Step 3: Define the 1st rule. The rule is “Users can only access patient records from 09.00pm to 04.00pm”. It means that if the user tries to access records any other time, the user must be denied. Therefore, we are writing a deny rule for users who are not accessing patient records from 09.00pm to 04.00pm. Therefore first, let define a rule name and also define the rule effect as “Deny”. Then Select “Time” from the environment.  Select functions as “is not” and  “greater than and less than”. Write the time with GMT offset value.  After defining you can add this rule to the policy.

Step 4: Define the 2nd rule. Rule name must be given. Then select “Role” as user’s attribute. You can select your “MedAdminstrator” role name from user attribute source. So just click on the icon.

Step 5: You can do a search for attributes values.

Step 6: Select only the “MediAdminstrator” role from the attribute source.

Step 7: You can see, the text box has been filled with the selected “MediAdminstrator” role name. Now let define actions. Here let us make the function name as “at-least-one”. Then this rule would be satisfied even when at least one action is going to perform.  Finally, let us add this rule in to the policy

Step 8: Let's define the 3rd rule. Which allows “MediStaff” roles to access the resource with action read and edit. You can follow same steps 4, 5, 6, 7. Then finally, add this rule into the policy.

Step 9: Finally define the rule to deny all other access,  as follows:

Step 10: We have defined the target and rules.  Now it is time to define the rule-combining algorithm. Let select is as “first applicable”. Then rule effect of the 1st rule that is evaluated properly, would be the final result of the policy.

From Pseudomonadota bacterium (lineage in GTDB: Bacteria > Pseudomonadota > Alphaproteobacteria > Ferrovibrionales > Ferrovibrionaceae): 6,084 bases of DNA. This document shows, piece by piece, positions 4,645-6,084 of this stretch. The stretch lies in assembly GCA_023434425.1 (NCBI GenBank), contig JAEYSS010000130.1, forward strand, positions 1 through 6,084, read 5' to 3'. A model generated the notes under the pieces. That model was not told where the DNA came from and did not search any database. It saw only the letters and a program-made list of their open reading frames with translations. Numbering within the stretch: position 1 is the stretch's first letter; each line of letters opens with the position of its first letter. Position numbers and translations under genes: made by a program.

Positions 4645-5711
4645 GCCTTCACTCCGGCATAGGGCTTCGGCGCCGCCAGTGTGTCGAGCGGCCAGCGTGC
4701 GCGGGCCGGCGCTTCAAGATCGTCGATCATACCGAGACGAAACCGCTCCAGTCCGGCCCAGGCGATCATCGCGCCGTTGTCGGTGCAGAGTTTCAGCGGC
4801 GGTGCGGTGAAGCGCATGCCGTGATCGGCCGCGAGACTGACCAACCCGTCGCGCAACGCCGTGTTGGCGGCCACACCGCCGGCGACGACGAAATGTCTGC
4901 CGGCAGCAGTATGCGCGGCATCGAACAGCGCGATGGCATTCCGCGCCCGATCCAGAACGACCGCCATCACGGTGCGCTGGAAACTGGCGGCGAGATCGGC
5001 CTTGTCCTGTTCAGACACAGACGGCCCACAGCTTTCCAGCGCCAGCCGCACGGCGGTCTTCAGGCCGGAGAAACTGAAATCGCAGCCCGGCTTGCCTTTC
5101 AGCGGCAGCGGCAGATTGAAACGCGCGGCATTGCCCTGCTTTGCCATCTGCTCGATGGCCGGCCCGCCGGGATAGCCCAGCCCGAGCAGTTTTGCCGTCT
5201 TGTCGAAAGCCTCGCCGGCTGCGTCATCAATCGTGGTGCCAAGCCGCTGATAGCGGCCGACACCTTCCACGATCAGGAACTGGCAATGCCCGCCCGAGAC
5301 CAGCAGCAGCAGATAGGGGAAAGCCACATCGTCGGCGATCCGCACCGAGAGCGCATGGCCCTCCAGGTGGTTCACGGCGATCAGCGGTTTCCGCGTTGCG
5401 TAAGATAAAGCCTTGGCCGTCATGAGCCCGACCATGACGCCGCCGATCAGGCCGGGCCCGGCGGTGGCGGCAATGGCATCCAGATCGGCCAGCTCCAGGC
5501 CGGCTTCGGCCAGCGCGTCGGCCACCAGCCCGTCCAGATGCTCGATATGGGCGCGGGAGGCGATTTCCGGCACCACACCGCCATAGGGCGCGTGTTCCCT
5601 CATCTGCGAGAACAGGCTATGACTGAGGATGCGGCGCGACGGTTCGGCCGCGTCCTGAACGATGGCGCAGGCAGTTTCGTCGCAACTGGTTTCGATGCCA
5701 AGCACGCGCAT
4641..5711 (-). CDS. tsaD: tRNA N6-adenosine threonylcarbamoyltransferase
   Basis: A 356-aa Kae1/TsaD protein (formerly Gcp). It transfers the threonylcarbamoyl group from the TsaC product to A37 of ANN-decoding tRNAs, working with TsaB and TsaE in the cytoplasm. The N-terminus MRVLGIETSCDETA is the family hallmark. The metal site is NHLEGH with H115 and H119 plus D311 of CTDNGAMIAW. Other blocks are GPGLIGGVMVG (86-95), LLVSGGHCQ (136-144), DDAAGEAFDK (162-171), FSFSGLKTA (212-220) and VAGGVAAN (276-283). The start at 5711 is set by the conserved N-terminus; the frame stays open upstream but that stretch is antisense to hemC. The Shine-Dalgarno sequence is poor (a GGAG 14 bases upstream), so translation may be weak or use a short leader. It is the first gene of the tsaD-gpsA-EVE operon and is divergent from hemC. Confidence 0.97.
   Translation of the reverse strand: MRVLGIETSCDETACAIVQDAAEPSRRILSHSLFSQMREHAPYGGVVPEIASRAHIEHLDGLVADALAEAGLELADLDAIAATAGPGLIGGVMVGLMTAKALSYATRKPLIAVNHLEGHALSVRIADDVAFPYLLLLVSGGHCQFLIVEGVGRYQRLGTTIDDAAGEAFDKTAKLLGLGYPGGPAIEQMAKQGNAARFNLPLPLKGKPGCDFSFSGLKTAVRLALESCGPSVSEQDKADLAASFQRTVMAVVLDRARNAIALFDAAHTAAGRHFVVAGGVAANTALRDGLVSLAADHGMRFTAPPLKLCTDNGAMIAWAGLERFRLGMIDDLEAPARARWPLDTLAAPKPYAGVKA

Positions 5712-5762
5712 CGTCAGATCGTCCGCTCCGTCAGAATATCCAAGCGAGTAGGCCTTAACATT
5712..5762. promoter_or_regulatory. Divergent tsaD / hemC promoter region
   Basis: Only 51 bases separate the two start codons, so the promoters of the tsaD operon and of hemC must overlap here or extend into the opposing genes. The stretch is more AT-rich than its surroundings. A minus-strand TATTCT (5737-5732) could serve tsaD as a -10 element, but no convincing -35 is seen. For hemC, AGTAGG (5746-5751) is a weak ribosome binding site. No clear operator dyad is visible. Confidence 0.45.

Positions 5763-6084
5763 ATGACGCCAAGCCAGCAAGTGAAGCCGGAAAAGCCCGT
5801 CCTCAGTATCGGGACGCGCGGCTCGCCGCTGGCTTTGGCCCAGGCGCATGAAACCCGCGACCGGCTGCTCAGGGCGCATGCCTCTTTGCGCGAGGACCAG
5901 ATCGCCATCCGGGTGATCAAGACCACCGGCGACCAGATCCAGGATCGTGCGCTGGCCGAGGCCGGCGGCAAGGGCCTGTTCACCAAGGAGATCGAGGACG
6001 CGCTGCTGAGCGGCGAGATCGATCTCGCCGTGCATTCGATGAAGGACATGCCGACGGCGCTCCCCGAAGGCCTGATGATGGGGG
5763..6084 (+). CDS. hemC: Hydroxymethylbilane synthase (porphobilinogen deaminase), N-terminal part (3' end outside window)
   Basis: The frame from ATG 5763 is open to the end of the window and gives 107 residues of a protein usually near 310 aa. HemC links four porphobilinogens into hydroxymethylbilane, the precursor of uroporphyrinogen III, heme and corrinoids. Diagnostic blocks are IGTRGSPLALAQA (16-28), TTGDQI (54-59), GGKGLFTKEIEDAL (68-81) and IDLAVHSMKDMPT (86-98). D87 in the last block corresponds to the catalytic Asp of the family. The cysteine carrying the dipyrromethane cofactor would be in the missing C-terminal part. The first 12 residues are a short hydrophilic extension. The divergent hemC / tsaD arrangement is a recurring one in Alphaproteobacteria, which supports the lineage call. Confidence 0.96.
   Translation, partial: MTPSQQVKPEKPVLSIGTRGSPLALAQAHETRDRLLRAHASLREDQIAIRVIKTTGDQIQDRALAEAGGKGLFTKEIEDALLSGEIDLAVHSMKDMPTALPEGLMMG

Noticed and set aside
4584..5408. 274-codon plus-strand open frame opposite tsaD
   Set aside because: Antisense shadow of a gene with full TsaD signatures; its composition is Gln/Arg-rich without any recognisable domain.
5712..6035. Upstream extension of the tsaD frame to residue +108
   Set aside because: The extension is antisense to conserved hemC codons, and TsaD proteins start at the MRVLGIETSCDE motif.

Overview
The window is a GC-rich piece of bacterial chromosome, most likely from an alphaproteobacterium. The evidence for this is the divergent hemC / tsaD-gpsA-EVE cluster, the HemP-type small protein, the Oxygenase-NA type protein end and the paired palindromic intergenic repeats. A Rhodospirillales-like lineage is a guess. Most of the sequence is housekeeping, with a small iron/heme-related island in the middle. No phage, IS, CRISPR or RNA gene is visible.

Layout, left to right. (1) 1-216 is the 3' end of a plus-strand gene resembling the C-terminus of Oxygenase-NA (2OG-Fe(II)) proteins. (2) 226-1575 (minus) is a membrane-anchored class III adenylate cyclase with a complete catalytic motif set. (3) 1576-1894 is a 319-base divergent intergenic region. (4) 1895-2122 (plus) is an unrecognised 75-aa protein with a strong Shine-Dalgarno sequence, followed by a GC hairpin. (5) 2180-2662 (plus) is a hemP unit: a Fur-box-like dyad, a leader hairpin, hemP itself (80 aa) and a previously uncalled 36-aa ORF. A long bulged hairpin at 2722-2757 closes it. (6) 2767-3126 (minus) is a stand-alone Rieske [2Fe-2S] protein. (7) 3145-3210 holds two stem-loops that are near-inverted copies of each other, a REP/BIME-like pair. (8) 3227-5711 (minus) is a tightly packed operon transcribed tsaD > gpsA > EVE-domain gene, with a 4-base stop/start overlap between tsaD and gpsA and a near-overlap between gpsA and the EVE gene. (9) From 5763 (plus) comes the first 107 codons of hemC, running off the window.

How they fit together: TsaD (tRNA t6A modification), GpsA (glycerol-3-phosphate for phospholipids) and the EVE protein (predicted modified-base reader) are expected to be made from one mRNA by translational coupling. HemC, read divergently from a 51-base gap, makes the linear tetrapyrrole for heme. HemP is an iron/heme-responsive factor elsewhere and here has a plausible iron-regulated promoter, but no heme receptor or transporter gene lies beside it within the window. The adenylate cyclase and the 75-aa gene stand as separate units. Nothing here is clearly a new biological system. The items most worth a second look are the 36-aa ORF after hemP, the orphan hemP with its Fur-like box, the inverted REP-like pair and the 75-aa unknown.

You can click on “finish” and finish policy creation.

Standard Policy Editor

  • The standard policy editor is similar to Basic Policy Editor. However, it is basically designed for creating XACML 3.0 policy rules. Because there are several improvements with Obligation in XACML 3.0 when compare to 2.0. In XACML 2.0, obligations can only be added to policies and policy sets. But with XACML 3.0, rules can also contain Obligations. Therefore, if you want to get details of the obligations after the policy evaluated, It is good to use the Standard Policy Editor.

  • As in Basic Policy Editor, there is a place to define the conditions which make the rules evaluated as The policy is evaluated only when following are matched and a place to define entitlement rules.

  • Advice is a newly introduced feature with XACML 3.0 which is similar to Obligations. But only different, when compared to Obligations, PEPs do not have to comply with advice statements. PEPs can consider or discard the statement. A common use case is to explain why something was denied. “User Alex is denied because Alex does not have a valid email”

  • Here the attribute, Define Policy Obligation or Advice is optional.

Sample Policy Requirement
  • This access control policy is written for the patient records of Medi Hospital. Patient records are stored in a location under “/patient/” directory. Therefore we are defining access control rules for “/patient/” directory.

  • Users can only access patient records from 09.00pm to 04.00pm.

  • Patient records can be created, deleted by users in MedAdminstrator role.

  • Patient records can be updated and read by users in MediStaff role.

  • All other access requests to patient records must be denied.

Since this editor is very similar to Basic Policy Editor we can use the same steps from Step 1 to Step 9 to configure the above requirement in Advance Policy Editor.

Step 10 : In advance, if you want to see the details of the obligation after the policy is evaluated, you can define a policy obligation or advice as follows:

Step 11: We have defined the target, rules, and obligation.  Now it is time to define the rule-combining algorithm. Let select is as “first applicable”. Then rule effect of the 1st rule that is evaluated properly,  would be the final result of the policy.

Click "Finish” and finish policy creation.

Policy Set Editor

When you want to create a set of policies to evaluate at one time, you can create a Policy Set. You can add policies as shown in the figure and Click "Finish" to create the policy set.

Import Existing Policy

You can add a policy by using a policy XML file.

Write a policy in an XML file and upload it.

Click Choose File and browse to the location of the policy in your local machine.

Write Policy in XML

Click Finish / Upload depending on the option you chose to create your policy.

Related Topics

To evaluate the policy you just created and see a sample request and response to it, see Evaluating a XACML Policy.